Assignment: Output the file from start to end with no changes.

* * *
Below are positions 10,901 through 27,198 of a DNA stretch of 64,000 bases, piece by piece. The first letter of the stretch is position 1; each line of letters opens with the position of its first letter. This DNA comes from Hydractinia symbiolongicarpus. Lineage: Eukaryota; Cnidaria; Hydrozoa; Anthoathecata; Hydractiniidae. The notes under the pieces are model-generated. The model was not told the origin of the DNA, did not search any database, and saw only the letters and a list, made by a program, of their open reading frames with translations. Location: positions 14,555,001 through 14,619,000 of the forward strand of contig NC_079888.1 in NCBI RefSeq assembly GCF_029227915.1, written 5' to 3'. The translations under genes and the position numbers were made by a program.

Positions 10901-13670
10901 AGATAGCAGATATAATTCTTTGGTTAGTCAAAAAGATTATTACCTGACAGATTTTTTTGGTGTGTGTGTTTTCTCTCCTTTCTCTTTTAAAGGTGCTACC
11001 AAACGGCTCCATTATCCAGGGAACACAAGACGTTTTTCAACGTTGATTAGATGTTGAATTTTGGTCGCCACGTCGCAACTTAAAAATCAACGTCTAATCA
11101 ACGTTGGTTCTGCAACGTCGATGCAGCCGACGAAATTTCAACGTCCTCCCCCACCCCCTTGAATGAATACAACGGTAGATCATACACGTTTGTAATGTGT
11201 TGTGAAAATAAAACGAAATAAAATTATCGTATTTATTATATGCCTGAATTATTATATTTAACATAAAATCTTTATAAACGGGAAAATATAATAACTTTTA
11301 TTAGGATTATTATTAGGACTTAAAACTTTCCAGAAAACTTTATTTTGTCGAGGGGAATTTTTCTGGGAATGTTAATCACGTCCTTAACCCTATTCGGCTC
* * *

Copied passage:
Below are positions 10,901 through 27,198 of a DNA stretch of 64,000 bases, piece by piece. The first letter of the stretch is position 1; each line of letters opens with the position of its first letter. This DNA comes from Hydractinia symbiolongicarpus. Lineage: Eukaryota; Cnidaria; Hydrozoa; Anthoathecata; Hydractiniidae. The notes under the pieces are model-generated. The model was not told the origin of the DNA, did not search any database, and saw only the letters and a list, made by a program, of their open reading frames with translations. Location: positions 14,555,001 through 14,619,000 of the forward strand of contig NC_079888.1 in NCBI RefSeq assembly GCF_029227915.1, written 5' to 3'. The translations under genes and the position numbers were made by a program.

Positions 10901-13670
10901 AGATAGCAGATATAATTCTTTGGTTAGTCAAAAAGATTATTACCTGACAGATTTTTTTGGTGTGTGTGTTTTCTCTCCTTTCTCTTTTAAAGGTGCTACC
11001 AAACGGCTCCATTATCCAGGGAACACAAGACGTTTTTCAACGTTGATTAGATGTTGAATTTTGGTCGCCACGTCGCAACTTAAAAATCAACGTCTAATCA
11101 ACGTTGGTTCTGCAACGTCGATGCAGCCGACGAAATTTCAACGTCCTCCCCCACCCCCTTGAATGAATACAACGGTAGATCATACACGTTTGTAATGTGT
11201 TGTGAAAATAAAACGAAATAAAATTATCGTATTTATTATATGCCTGAATTATTATATTTAACATAAAATCTTTATAAACGGGAAAATATAATAACTTTTA
11301 TTAGGATTATTATTAGGACTTAAAACTTTCCAGAAAACTTTATTTTGTCGAGGGGAATTTTTCTGGGAATGTTAATCACGTCCTTAACCCTATTCGGCTC